Why do patients not kneel after total knee replacement? Is neuropathic pain a contributing factor?

Johnny Mathews, James R A Smith, Zoe Bakewell, Lindsay Osborne, James Williams

Research output: Contribution to journalArticle (Academic Journal)peer-review

5 Citations (Scopus)


AIMS: Despite kneeling being an important and valued function of the knee, a proportion of patients are unable to kneel following arthroplasty. We explore the reasons for this, and assess whether neuropathic pain is a contributing factor.

METHODS: In this observational study, data was collected prospectively for 134 knees. At one year follow-up, patients completed a semi-structured questionnaire, the Oxford Knee Score (OKS), and the painDETECT score. Ability to kneel was assessed by question 7 of the OKS. Change in kneeling ability was assessed using Wilcoxon signed-rank test, normal data with independent t-test, and a regression and ANOVA analysis performed to assess predictors of kneeling ability.

RESULTS: 88% of patients had tried kneeling post-operatively. There was no change in kneeling ability for the whole cohort from pre- to post-operatively (p = 0.313). Patient reasons for not kneeling varied. Male gender, younger age and a reduced pain score were all significantly associated with a greater ability to kneel postoperatively. There was a trend towards an improved ability with increased flexion. Mean pain scores for all kneeling abilities lay within the nociceptive rather than neuropathic range.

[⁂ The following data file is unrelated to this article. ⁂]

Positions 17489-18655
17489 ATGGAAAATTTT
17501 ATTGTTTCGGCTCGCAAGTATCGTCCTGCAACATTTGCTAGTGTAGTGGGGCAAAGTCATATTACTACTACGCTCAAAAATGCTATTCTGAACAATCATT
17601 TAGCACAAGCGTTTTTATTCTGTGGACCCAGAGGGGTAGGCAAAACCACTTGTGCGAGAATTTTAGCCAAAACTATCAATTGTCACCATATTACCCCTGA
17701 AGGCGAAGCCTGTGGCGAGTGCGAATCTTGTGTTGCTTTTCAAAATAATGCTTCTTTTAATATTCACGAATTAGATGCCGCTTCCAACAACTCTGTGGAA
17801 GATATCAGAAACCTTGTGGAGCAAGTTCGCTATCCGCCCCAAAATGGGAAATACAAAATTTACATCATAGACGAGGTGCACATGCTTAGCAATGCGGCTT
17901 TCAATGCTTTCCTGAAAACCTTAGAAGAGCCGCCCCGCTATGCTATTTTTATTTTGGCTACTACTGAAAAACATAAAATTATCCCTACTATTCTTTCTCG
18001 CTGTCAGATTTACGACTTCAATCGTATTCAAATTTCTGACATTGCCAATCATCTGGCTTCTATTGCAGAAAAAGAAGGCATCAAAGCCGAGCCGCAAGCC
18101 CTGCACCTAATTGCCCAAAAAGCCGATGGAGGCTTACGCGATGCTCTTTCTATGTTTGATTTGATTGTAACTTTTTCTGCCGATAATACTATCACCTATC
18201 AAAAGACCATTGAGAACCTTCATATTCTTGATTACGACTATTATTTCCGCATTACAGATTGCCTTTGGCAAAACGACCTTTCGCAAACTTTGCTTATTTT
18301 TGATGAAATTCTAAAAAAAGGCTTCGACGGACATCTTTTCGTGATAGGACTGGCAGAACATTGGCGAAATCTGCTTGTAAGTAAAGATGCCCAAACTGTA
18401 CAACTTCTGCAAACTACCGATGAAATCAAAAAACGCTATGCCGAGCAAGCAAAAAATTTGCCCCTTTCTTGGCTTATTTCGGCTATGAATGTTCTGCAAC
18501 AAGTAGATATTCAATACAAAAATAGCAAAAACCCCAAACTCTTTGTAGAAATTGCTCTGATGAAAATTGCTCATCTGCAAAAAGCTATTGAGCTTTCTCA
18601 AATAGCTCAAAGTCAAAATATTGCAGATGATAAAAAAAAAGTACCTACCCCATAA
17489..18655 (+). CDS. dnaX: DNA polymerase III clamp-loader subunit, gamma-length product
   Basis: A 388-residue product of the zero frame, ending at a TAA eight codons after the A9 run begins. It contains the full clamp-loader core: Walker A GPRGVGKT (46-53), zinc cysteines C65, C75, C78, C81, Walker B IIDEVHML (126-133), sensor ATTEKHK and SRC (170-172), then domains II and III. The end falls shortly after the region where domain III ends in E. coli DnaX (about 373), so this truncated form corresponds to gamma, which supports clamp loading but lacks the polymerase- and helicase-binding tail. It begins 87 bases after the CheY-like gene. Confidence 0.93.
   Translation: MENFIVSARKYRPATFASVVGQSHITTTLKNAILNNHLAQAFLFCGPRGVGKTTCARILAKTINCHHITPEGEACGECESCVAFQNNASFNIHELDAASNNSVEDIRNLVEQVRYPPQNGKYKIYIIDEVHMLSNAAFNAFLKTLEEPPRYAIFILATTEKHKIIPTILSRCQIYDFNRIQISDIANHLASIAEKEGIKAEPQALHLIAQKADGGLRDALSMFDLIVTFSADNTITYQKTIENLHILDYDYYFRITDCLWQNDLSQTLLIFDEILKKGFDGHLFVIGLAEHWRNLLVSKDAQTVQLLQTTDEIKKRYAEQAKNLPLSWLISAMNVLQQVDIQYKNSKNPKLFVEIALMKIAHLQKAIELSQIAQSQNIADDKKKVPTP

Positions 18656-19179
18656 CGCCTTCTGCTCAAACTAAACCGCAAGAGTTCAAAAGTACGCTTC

CONCLUSION: Kneeling ability varies greatly post-knee replacement, and is multifactorial. Greater pain is a contributing factor to the inability to kneel postoperatively, but this appears to be nociceptive rather than neuropathic in nature.

Original languageEnglish
Pages (from-to)427-434
Number of pages8
Issue number2
Early online date13 Feb 2019
Publication statusPublished - Mar 2019

Bibliographical note

Crown Copyright © 2019. Published by Elsevier B.V. All rights reserved.


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